I have been using Google Analytics for years. Sure, there are other solutions out there, but it has served my needs well. In fact, modifications on both the design of our site and our content have often been the result of using analytics to understand what our visitors and readers are doing when on our site—and what they like.
But I know for new users, it can be overwhelming. You log into your account and then comes the deep dive into the Google Analytics’s navigation. It can take some serious time to wrap your brain around it.
Analytify: Making Google Analytics Easy
Analytify.io is a whole new way of looking at Google Analytics in your WordPress dashboard. There is a free version, but in this post I want to focus on Analytify Pro.
Watch this video and / or read the post.
When you first install it, you will need to connect it to your Google Analytics, which is easy to do:
The next few steps are for setting up what reports you want to show. You have three options.
Front – this allows you to display stats to specific user roles.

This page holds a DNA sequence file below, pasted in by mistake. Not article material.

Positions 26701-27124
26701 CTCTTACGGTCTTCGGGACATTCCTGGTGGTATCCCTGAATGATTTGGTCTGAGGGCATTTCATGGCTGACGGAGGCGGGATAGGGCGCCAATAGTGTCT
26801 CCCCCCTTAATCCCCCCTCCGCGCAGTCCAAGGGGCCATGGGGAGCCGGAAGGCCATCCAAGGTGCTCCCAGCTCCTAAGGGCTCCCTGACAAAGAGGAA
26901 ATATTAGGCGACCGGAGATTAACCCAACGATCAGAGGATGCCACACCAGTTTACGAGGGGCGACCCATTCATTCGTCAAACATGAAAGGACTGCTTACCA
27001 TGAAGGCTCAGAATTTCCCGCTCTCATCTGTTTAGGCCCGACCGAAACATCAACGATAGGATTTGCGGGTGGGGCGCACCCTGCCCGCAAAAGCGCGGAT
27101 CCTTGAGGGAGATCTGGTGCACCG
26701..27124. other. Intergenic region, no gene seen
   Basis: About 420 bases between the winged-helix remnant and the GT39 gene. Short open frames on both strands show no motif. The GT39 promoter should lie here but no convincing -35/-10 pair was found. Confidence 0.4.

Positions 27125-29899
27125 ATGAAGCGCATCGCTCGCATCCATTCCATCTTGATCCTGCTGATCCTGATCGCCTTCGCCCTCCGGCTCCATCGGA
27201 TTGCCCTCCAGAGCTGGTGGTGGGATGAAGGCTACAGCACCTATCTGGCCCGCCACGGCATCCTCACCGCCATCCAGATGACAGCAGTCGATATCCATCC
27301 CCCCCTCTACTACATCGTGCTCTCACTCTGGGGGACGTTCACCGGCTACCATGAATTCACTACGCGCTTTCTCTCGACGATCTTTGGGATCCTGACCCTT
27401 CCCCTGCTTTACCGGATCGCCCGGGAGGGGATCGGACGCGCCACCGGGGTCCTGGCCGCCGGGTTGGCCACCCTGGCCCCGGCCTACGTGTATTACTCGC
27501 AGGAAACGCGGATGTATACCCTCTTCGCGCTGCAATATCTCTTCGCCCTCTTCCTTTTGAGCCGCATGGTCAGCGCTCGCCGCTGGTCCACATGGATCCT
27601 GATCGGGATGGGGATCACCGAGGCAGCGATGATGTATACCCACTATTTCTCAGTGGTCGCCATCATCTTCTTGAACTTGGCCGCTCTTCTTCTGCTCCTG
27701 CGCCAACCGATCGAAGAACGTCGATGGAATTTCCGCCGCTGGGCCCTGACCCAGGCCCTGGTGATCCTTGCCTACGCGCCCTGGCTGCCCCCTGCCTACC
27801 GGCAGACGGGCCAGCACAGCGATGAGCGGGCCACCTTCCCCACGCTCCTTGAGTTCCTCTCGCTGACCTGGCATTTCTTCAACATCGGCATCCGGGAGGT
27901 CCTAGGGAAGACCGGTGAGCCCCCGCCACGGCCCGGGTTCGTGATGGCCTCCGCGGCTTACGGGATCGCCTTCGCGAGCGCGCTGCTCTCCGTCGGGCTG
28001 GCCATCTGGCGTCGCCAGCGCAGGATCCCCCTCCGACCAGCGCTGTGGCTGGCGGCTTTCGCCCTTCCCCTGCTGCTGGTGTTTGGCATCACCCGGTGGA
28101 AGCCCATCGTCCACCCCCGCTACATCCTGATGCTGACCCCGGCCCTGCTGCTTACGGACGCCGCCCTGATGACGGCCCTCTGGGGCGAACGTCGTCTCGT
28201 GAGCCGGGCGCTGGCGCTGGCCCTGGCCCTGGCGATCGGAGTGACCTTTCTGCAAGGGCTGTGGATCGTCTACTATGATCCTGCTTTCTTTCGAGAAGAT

Admin – this displays under your posts, pages or custom post types.
Dashboard – choose what to show in the dashboard of your WordPress site.
Depending on which one you are setting up, you will be able to show specific reports, control which user roles can access them, toggle off and on post and pages, and exclude any posts or pages.
There are a few advanced settings as well:
The Reports in Your Dashboard
First let’s look at the overall dashboard, which gives you detailed data displayed in a way that is much easier to make sense of at a glance vs. looking in your GA dashboard. I’ll break it up into the panels we have selected.
Filtering and Additional Views
At the top of the page, you can filter your stats by dates and you have three shortcuts to a more expanded view of Real Time, Demographics and Search Terms.
Real Time Stats
I have always liked checking out the real time stats that GA gives you. Displayed is a simple view of what is going on. And as it does in your Google Analtyics account, the numbers change as you are viewing it.
And at the top of this page you are able to filter by date for all the reports on this page.